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Defence procurement: new ways ahead?

01 January 2005

Important developments are on the way in Europe’s armaments sector. Following the official establishment of the European Defence Agency (EDA), the focus has currently shifted to the Commission’s Green Paper on defence procurement.
Published in September, the Green Paper has opened a four-month consultation phase for stakeholders to comment on the Commission’s ideas for a more coherent regulatory framework in this area.
At the core of the debate is Article 296 TEC, which allows member states to derogate from the rules of the common market if their ‘essential security interests’ are concerned. Such exemptions are subject to certain conditions defined by the Treaty and the case law of the European Court of Justice (ECJ). In practice, however, most governments have regarded the possibility to derogate as an automatism, passing almost all defence contracts on the basis of national procurement laws.
The latter are not only complex, they also differ greatly from country to country. On top of that come a variety of specific procurement rules for cooperative projects. The result of all this is a highly complex regulatory framework which lacks transparency, is highly inefficient and hinders fair intra-European competition, in particular for small and medium-sized enterprises. Cooperative projects do not really help either, since they are still organised on the basis of juste retour and cover only parts of the market (mainly those which are the most competitive anyway).
In its Green Paper, the Commission puts forward two options to improve this situation:
— An interpretative Communication, which would not change the existing legal framework, but clarify it. The Commission would further explain the principles defined by the ECJ for the interpretation of Article 296 and establish criteria enabling member states to determine, for each individual contract, whether it falls within the scope of 296 or not.
In this case, normal public procurement Directives would still apply to all contracts not covered by Article 296. Member states would thus continue to face a dilemma: either they use existing Community Directives, which are in general ill-suited to the specificities of defence, or they invoke Article 296 and use national rules, even if they want intra-European competition. Under these conditions, it is difficult to see how transparency or competition could be improved. The clarification of ECJ judgements may ‘oblige’ member states to use civil Directives for certain defence contracts, whereas the bulk of the latter would remain under national law.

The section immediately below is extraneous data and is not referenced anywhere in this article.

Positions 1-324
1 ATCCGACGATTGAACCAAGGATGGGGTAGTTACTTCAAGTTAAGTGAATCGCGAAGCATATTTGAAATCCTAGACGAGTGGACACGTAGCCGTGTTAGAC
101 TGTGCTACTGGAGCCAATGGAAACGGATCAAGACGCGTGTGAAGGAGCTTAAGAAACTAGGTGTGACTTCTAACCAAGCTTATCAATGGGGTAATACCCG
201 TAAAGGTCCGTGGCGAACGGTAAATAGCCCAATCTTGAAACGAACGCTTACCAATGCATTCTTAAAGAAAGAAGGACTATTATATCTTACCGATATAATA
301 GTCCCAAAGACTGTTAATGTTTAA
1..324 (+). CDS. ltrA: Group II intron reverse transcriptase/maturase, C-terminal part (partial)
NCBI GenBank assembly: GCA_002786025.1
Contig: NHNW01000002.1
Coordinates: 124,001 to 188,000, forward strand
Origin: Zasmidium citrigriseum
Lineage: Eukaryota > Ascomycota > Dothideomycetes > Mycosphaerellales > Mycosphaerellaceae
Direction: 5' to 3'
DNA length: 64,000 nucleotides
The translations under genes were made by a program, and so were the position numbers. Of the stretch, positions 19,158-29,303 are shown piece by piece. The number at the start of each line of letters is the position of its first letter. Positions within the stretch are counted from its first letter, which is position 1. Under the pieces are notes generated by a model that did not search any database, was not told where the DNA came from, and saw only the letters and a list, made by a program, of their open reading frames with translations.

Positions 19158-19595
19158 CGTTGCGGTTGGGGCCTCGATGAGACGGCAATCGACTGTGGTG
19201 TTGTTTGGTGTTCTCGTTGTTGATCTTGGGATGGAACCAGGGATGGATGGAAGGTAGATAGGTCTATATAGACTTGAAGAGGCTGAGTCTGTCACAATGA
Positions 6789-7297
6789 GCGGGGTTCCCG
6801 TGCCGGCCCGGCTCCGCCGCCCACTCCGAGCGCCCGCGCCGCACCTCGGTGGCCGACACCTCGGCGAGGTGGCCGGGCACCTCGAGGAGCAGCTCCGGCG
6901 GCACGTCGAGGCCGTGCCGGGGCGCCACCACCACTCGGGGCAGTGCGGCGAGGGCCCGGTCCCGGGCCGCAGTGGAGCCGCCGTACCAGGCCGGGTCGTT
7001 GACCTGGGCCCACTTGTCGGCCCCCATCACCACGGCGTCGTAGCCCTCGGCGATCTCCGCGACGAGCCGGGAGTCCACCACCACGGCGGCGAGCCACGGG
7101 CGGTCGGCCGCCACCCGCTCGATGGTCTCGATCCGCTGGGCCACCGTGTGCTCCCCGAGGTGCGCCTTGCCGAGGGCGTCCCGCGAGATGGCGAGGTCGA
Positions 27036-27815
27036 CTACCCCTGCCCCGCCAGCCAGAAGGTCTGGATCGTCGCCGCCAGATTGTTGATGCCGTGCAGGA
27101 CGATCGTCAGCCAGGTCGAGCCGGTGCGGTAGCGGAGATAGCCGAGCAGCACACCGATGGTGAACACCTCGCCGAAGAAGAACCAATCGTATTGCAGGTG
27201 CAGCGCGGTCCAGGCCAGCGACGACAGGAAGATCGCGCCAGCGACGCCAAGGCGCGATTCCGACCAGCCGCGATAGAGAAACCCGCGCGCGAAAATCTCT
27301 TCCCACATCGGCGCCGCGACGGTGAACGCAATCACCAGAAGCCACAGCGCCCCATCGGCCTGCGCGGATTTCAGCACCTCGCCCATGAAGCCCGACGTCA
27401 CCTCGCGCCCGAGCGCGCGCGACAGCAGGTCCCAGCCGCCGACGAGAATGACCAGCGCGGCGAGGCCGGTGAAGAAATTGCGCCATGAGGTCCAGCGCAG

— A new Directive especially adapted to the defence market. Member states would then still have the possibility to invoke Article 296, but could also use the new Directive for the procurement of military equipment, in particular if the latter did not concern their ‘essential’ security interests.
The usefulness of such a Directive would depend on the way its form and content were designed. Most importantly, it would have to allow for flexible procedures and include specific selection criteria, in particular security of supply and confidentiality. Moreover, it would need to be accompanied by measures in other related fields, in particular transfers and transits. Certain tricky issues like offsets would have to be resolved as well. All these are enormous political challenges.
However, handled in a sensible way, a Directive could be an appropriate tool to escape the current dilemma of whether to apply either civil Directives or Article 296. Coordinating national regulations, it could rationalise Europe’s fragmented regulatory framework and make the system more transparent.
However, scepticism is widespread among both governments and industries. Many fear the Commission’s lack of experience in defence, and see a Directive in particular as an attempt naïvely to enforce radical market liberalisation. On closer inspection, these concerns do not seem justified:<br />· Even if the Commission wanted, it could not enforce anything. According to co-decision mechanisms, the Commission may determine the form of a Directive, but member states would decide on its content and scope (who has to apply it to which items).<br />· A Directive is an instrument which offers a considerable degree of flexibility. If all parties involved played a constructive role, there would be enough room to adapt it to the specificities of defence.<br />· A Directive would certainly not open the door to blind market liberalism. First, it would not concern WTO rules and therefore only apply to intra-European competition. Second, specific selection criteria and procedures can be powerful tools to ensure that Europe’s defence industrial base does not fall victim to uncontrollable market forces.
As with all reforms, the risk is that everyone agrees in principle on the necessity to do ‘something’, but shies away when things become serious, threatening vested interests and old habits. However, given the poor record of intergovernmental arrangements, it is difficult to see how the regulatory framework can be rationalised without Community tools. Member states and industry should thus take the Green Paper as an opportunity to establish a serious dialogue with the Commission that continues beyond the current consultation phase.